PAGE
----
A Sensitive German Camera<img lazy-loadable="true" data-runner-src="https://assets.rebelmouse.io/eyJhbGciOiJIUzI1NiIsInR5cCI6IkpXVCJ9.eyJpbWFnZSI6Imh0dHBzOi8vYXNzZXRzLnJibC5tcy8yNTUyOTIxNS9vcmlnaW4uanBnIiwiZXhwaXJlc19hdCI6MTYxOTE0MzY3Mn0.o3aPaW5t0MFkEgeJl0HQ1V9lz6WDxKVGXyYWvpfoYyk/img.jpg?width=980" id="6ff49" class="rm-shortcode" data-rm-shortcode-id="187458ae2291c2aeb3bd36bc1ed777e0" data-rm-shortcode-name="rebelmouse-image" data-width="985" data-height="657" />
The fully assembled James Webb Space Telescope with its sunshield and unitized pallet structures that will fold up around the telescope for launch. NASA<p>The mirror of the James Webb Space Telescope is 6.5 meters in diameter and consists of 18 hexagonal segments. The entire instrument unfolds in 178 steps over a period of several months. Only then – probably in the spring of 2022 – will we see its first images.</p><p>Many communication or reconnaissance satellites only unfold in space. However, not every micrometer is as important as with this telescope. </p><p>NIRSpec, one of the four cameras on board, was built at Airbus in Ottobrunn near Munich. It is made of an unusual material: ceramic. Both the basic structure and the mirrors are made of this very light, hard and extremely temperature-insensitive material. With good reason – the large camera has to withstand a lot in space. It is cooled to around -250 degrees Celsius in order to register the weak infrared or thermal radiation from the depths of space. Plastic or metal bend and lead to blurred images. Ceramic, on the other hand, remains in perfect shape.</p><p>The NIRSpec instrument will examine, among other things, emerging stars and distant galaxies. The ceramic camera is incredibly sensitive – it could register the heat radiation from a burning cigarette on the Moon. Thanks to this precision, astronomers will get completely new insights into the cosmos with the James Webb Telescope and NIRSpec.</p>
No Flight to the Moon but to the ISS<p>It's not very likely that the Orion spacecraft from NASA and ESA will start its maiden voyage to the Moon before the end of 2021. As part of the Artemis-1 mission, it will remain in space for four weeks and will orbit the Moon for a few days. There will be no crew on board for the first flight, but two dummies from the German Aerospace Center, which use thousands of sensors to measure the conditions that human beings would be exposed to. The Orion capsule comes from NASA, while the ESA supplies the service module. The service module, which is being built by Airbus in Bremen, provides propulsion, navigation, altitude control and the supply of air, water and fuel. After problems with an engine test in mid-January, the new NASA large rocket Space Launch System (SLS), with which Orion is supposed to be launched, is unlikely to be operational until early 2022.</p><p><span></span>Matthias Maurer from Saarland is scheduled to fly to the International Space Station (ISS) in October. The flight will be in a Crew Dragon capsule from Cape Canaveral. Maurer will live and work in the orbital outpost for six months. He is currently training to work on numerous scientific experiments. Maurer will be the twelfth German in space.</p><p>So far, Germany has only sent men into space. In mid-March, ESA will start the next application process for astronauts. A few years ago, the private initiative Die Astronautin ("She is an astronaut") showed that there are numerous excellent female applicants.</p>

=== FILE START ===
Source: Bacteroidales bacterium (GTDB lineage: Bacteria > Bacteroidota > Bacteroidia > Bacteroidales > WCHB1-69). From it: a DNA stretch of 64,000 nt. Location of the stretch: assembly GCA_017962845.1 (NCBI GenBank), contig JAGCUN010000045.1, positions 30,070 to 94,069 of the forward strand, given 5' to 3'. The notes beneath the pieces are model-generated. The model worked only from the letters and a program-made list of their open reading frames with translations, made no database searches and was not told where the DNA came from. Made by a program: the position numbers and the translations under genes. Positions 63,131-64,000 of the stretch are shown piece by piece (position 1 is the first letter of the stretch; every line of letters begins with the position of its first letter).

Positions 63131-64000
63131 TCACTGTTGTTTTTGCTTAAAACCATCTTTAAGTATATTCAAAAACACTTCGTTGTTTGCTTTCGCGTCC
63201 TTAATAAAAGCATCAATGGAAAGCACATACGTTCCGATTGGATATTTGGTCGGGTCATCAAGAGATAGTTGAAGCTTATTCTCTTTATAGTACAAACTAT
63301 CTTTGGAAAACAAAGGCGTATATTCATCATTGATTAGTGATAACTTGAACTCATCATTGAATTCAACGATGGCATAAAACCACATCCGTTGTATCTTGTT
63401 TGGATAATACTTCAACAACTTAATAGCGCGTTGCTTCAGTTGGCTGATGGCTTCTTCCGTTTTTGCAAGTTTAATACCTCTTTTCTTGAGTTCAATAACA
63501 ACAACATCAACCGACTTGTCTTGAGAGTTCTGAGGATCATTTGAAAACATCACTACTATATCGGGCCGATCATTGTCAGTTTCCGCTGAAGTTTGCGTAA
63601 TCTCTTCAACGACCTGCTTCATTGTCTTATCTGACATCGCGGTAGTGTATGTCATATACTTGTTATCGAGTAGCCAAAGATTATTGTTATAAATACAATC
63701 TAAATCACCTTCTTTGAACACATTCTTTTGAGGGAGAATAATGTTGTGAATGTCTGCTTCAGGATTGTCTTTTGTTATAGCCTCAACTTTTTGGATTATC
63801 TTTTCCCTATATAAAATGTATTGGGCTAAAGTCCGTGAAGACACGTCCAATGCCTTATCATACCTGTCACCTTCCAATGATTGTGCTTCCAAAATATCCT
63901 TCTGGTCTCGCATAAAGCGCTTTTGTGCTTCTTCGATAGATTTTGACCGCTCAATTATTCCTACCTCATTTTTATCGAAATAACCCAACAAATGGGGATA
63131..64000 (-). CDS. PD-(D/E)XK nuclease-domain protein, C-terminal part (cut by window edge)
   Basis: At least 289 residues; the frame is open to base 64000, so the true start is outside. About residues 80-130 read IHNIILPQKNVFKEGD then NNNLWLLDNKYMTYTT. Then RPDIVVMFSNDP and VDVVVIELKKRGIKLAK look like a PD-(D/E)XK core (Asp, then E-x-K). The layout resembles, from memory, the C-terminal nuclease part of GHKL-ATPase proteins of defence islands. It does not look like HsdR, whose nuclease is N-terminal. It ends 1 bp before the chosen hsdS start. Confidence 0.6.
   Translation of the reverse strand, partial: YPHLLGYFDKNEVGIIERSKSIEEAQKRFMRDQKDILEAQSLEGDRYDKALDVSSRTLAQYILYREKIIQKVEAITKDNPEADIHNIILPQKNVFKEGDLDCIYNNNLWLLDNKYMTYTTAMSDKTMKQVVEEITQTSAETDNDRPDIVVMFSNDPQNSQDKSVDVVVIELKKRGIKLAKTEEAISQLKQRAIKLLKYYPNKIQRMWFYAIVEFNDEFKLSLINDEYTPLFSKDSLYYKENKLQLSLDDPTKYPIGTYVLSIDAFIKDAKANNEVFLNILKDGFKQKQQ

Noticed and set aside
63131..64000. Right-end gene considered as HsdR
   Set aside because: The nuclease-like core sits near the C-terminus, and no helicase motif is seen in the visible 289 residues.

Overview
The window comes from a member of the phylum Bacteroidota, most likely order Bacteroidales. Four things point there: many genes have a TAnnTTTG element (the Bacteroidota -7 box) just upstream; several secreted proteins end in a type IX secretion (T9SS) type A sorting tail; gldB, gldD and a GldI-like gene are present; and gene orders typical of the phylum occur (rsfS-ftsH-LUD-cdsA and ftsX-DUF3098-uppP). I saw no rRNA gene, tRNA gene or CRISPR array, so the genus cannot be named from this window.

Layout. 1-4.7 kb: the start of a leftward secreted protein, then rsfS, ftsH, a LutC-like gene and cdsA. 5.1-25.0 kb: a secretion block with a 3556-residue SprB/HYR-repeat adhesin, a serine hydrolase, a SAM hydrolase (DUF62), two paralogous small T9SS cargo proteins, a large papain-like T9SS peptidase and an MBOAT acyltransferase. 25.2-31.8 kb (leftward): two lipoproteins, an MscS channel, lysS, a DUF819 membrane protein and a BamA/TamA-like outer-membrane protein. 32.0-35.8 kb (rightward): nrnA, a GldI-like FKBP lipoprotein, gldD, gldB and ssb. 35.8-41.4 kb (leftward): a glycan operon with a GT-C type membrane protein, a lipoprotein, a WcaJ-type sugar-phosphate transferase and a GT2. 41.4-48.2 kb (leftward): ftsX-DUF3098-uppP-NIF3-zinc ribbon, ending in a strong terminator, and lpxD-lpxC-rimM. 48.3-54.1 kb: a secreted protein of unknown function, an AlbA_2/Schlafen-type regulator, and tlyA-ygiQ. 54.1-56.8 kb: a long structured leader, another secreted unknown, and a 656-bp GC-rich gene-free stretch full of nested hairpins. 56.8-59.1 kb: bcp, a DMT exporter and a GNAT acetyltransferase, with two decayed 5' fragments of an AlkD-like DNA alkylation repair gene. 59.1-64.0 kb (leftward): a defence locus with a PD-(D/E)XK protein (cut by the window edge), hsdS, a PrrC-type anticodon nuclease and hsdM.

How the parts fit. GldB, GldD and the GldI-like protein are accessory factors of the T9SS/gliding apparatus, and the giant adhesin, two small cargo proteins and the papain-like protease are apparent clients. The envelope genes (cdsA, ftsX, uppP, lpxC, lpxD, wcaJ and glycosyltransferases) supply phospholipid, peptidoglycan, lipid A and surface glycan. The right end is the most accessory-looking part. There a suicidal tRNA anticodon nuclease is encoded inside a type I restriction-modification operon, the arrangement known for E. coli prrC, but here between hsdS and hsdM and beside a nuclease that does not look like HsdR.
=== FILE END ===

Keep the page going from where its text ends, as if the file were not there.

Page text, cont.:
Two Lunar Eclipses<p>Even if there is no flight to the Moon, sky fans are looking forward to two eclipses this year. On May 26, there will be a lunar eclipse between 9:45 and 12:53 UTC. From 11:10 to 11:28 UTC, the Moon will be completely in the Earth's shadow. It can then only be seen in a copper-red light. This is sunlight that is directed into the Earth's shadow by the Earth's atmosphere – reddish, like the sky at sunset. This eclipse can be observed throughout the Pacific, and will be best viewed in Australia, New Zealand, Hawaii, and Antarctica. In Europe, the Moon will be below the horizon and therefore the eclipse will not be visible.</p><p>This also the case for the partial lunar eclipse on November 19. From 07:18 to 10:47 UTC, the Moon will be partly in the shadow of the Earth. In the middle of the eclipse (around 9:03 UTC) 98% of the Moon will be eclipsed. The spectacle will be best seen in North America, Greenland, East Asia and much of the Pacific, such as Hawaii and New Zealand.</p>
Two Solar Eclipses: One Annular, One Total<p><span>In 2021, the Moon will pass right in front of the sun, twice. On June 10, the moon will be nearly in the furthest point of its elliptical orbit around Earth. So it will be too small to cover the sun completely. In the middle of this eclipse, an annulus of the sun will remain visible. The sun's ring of fire appears between 9:55 and 11:28 UTC for a maximum of four minutes – but it will only be visible in the very sparsely populated areas of northeast Canada, northwestern Greenland, the North Pole and the far east of Siberia.</span></p><p>In the North Atlantic, Europe and large parts of Russia, an eclipse will be seen at least partially. Between 8:12 and 13:11 UTC, the Sun will appear like a cookie that has been bitten into as the Moon covers parts of the bright disk. In some places, the eclipse will last about two hours. In Central Europe, a maximum of one-fifth of the sun will be covered.</p>